Home prices are rising with no signs of slowing, and affordability is getting worse each month, causing potential homebuyers to turn to family or even friends to come up with a down payment.
The 2019 Profile of Home Buyers and Sellers report from the National Association of Realtors revealed that more than 30% of first-time homebuyers used down payment help from family and friends.
This is despite seeing lower down payments. In 2019, the median down payment was 12% for all buyers, 6% for first-time buyers and 16% for repeat buyers. Lower down payments among homebuyers are another result of rising home prices as buyers find it difficult to save for a down payment. In fact, 17% of all buyers and 25% of first-time buyers used an FHA loan to purchase, likely taking advantage of low down payment programs.
But this hasn’t seemed to help increase the number of first-time homebuyers, with remained at 33% in 2019, significantly below the historical norm of 40%.
“Prerecession, the number of first-time buyers was higher, in part, because buyers had more options,” NAR President John Smaby said. “However, over the past few years, we have unfortunately experienced a scarcity in housing inventory, especially at the middle- and lower-end of the market.”
And this low level of starter home inventory continues to be the single greatest factor keeping first-time homebuyers off the market. NAR chief economist Lawrence Yun explained that buyers report the most difficult step in the home buying process is just finding the right home to purchase, and what buyers want most from their real estate professional is to help them find the right home to purchase.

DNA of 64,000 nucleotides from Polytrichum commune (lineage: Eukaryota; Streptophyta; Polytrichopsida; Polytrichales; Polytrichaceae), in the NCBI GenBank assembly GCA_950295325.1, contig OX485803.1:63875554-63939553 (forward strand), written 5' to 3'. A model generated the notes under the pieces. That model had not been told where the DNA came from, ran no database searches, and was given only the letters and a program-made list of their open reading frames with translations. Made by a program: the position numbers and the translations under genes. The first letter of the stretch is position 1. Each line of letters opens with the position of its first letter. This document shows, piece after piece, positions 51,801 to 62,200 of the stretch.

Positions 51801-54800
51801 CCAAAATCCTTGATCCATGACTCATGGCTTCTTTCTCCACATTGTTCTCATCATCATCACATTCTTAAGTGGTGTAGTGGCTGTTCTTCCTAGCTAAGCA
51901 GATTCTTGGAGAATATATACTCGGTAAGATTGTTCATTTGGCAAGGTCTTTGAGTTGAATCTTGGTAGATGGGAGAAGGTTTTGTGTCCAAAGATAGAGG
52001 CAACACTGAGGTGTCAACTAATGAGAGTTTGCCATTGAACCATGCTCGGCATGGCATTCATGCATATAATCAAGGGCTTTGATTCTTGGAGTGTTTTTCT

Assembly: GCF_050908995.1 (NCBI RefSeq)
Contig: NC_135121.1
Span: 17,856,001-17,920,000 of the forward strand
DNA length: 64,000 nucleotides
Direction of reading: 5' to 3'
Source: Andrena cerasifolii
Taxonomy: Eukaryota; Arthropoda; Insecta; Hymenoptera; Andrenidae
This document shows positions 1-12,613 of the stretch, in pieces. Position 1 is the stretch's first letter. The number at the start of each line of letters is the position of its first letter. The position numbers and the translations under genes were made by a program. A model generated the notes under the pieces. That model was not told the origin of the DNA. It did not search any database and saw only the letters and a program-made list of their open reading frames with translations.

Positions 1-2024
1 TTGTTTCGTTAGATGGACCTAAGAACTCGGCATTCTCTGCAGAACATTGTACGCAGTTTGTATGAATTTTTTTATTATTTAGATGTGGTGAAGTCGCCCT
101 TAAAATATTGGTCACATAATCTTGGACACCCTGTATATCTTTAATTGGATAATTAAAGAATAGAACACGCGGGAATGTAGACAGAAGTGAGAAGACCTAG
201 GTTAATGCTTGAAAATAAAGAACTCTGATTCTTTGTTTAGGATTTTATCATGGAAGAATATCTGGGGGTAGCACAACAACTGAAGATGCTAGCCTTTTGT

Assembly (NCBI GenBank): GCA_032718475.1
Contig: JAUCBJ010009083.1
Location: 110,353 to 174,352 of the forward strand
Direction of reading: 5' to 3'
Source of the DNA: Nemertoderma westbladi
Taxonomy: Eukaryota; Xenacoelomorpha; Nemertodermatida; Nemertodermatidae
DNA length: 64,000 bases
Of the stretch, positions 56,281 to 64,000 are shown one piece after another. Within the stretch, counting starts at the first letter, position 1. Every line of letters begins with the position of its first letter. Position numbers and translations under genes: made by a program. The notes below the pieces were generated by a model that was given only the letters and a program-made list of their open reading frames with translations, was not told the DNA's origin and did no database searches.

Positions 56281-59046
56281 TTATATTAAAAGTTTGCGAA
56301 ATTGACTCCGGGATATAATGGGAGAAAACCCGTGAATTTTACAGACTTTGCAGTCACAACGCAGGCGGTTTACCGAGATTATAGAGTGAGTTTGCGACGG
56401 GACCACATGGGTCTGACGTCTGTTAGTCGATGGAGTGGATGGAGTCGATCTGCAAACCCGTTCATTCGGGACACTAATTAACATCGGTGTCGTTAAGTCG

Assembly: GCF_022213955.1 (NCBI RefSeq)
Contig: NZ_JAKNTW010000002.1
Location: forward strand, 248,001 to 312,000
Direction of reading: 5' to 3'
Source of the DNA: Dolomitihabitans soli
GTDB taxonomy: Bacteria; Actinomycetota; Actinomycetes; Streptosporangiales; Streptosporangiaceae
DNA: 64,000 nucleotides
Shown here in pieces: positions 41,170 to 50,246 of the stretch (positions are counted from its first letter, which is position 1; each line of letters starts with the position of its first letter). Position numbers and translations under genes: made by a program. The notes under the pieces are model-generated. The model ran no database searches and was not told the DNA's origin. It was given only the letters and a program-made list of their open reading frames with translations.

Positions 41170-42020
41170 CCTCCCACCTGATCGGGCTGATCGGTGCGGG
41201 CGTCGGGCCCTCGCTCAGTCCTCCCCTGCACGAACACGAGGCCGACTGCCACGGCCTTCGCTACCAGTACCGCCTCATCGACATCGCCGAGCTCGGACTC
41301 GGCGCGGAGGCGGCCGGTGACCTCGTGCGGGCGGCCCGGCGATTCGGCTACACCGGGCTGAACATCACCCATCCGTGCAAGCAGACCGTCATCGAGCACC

“Low inventory conditions hurt would-be first-time buyers most,” Yun said. “Their homeownership dream and the opportunity to build wealth gets delayed until more inventory choices reach the market.”
Of course, this low level of inventory has helped one group – home sellers. This year, home sellers received a median of 99% of their asking price and typically sold their home within just three weeks.
The increase in home prices lowered the number of home sellers who reported delaying selling because their home was worth less than their mortgage. This particular share of sellers declined from 9% in the 2018 report to 7% in 2019. However, 20% of sellers who bought their home 11 to 15 years ago continue to report stalling their home sale.
The age of repeat buyers continues to steadily increase over the years, moving from the mid-30s in the 1980s to the mid-50s today. In fact, there is no area that has seen a more rapid and consistent increase than the median age of repeat buyers, which hit a record high of 55 years old in both 2018 and 2019.